Congo-Brazzaville Flag and Meaning
Flag of Congo-Brazzaville
Congo-Brazzaville Flag Meaning
The flag of Congo-Brazzaville was adopted as early as November 20, 1959 with the proportions 2: 3. The flag is green and red with a yellow ribbon running diagonally from the lower inner edge to the upper outer edge. The flag is made in the pan-African colors just like many other African flags. It was the fifth flag of an African country to be adopted as a national flag in the pan-African colors. The difference between this and other African flags is the diagonal yellow ribbon that you normally cannot find on an African flag. When the old colony became an autonomous republic within the French Commonwealth, the flag was first adopted as a national flag.
Republic of Congo Overview
|Population density||8.7 residents/km2|
The country is divided into 4 regions: the plains of the coast; the central plateau, which is separated from the aforementioned by a mountain range at an altitude of 800 meters; The valley of the Congo River in the northeast and an extensive swamp area. The entire sparsely populated central area is covered by dense rainforest. 2/3 of the population is concentrated in the south, along the railroad from Brazzaville to Pointe-Noir. Forestry, together with agriculture, employs 2/3 of the population. There are rich deposits of oil, lead, gold, zinc, copper and diamonds. The environment is significantly degraded by the uncontrolled growth of cities, the accumulation of waste, the inadequate sewage, the spread of infectious diseases, the pollution, deforestation and extinction of the fauna.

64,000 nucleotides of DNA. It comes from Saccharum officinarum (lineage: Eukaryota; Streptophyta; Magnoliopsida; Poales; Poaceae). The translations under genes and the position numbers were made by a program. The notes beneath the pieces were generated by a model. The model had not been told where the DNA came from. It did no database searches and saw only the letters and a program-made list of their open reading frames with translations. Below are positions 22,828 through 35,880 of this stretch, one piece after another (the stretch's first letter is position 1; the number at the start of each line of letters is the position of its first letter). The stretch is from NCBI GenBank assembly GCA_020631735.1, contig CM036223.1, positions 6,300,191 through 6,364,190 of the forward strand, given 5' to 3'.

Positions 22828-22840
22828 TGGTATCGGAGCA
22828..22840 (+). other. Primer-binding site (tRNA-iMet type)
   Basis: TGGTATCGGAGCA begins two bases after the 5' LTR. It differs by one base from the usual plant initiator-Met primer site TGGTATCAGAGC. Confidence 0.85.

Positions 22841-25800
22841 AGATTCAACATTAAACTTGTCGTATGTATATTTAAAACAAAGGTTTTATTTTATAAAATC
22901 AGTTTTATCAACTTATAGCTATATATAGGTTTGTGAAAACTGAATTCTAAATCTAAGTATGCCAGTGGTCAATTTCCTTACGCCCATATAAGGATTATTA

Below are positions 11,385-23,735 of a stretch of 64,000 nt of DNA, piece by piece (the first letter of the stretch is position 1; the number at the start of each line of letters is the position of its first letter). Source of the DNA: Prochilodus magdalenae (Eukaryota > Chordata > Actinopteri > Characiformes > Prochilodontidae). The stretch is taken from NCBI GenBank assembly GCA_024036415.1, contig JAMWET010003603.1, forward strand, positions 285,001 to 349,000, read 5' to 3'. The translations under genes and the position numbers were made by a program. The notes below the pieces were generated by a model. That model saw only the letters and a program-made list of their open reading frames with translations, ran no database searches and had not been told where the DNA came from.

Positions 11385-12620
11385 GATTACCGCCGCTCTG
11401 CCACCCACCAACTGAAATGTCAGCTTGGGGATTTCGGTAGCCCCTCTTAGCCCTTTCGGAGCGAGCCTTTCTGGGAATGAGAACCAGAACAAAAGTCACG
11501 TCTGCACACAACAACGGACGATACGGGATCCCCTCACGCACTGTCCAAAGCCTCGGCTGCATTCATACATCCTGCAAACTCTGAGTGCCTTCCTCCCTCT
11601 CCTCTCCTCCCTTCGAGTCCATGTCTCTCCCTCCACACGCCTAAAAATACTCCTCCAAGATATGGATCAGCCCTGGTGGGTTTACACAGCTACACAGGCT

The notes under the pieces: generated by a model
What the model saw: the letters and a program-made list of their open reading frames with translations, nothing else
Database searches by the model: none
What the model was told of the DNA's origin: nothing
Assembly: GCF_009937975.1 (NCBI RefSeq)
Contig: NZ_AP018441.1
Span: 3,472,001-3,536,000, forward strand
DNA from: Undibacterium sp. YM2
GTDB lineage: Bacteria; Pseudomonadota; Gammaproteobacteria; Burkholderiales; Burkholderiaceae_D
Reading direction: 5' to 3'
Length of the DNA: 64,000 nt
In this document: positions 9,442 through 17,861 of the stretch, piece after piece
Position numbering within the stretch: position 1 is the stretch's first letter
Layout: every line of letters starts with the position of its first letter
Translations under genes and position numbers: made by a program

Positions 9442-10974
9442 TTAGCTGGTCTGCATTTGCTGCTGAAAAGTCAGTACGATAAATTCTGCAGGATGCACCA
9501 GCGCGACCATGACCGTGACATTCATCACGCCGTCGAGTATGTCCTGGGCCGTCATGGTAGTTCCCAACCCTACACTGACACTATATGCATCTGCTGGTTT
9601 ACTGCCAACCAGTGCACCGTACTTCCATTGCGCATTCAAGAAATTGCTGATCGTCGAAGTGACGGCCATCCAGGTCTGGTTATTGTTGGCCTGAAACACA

Authoritarian regime with very limited leeway for opposition and lack of freedom of expression. Nearly allied by France and the United States.
The people: The Congolese belong to the Bantu, where the Bakongos dominate in the south, while the characters are in the central part, the Sangas in the north and and the Vili people on the coast.
Religion: The majority practices traditional African natural religions, in some places influenced by Christianity. 2% are Muslims.
Language: The official language is French; In addition, Congo, Lingala, Téké and various local dialects are spoken.
Political parties: The Congolese Workers’ Party, PCT, founded in 1969 – the only legal party until 1990; Nearly 30 parties and organizations were formed at the end of the year. The Pan-African Social Democratic Union; The Congolese Democracy and Progress Party.
Social organizations: The Association of Congolese Trade Unions, CSC, founded in 1964 after a merger of the 4 unions at the time.
Official name: République du Congo.
Administrative division: 9 provinces and 6 municipalities.
Capital: Brazzaville, 1,080,000 in (2003).
Other important cities: Pointe-Noire, 765,300 inb; Loubomo, 84,500 residents (2000).
Government: Parliamentary Republic. Denis Sassou N’Guesso, president since November 1997, re-elected in March 2002, under controversial circumstances in 2009 and again in 2016. Prime Minister: Clément Mouamba since April 2016. Two-chamber system comprising the National Assembly with 139 members and the Senate with 66.
National Day: August 15, Independence Day. (1960).
Armed forces: 10,000 men. (2003).
Paramilitary forces: 6,100 men: 1,400 gendarmes; 4,700 in the People’s Militia.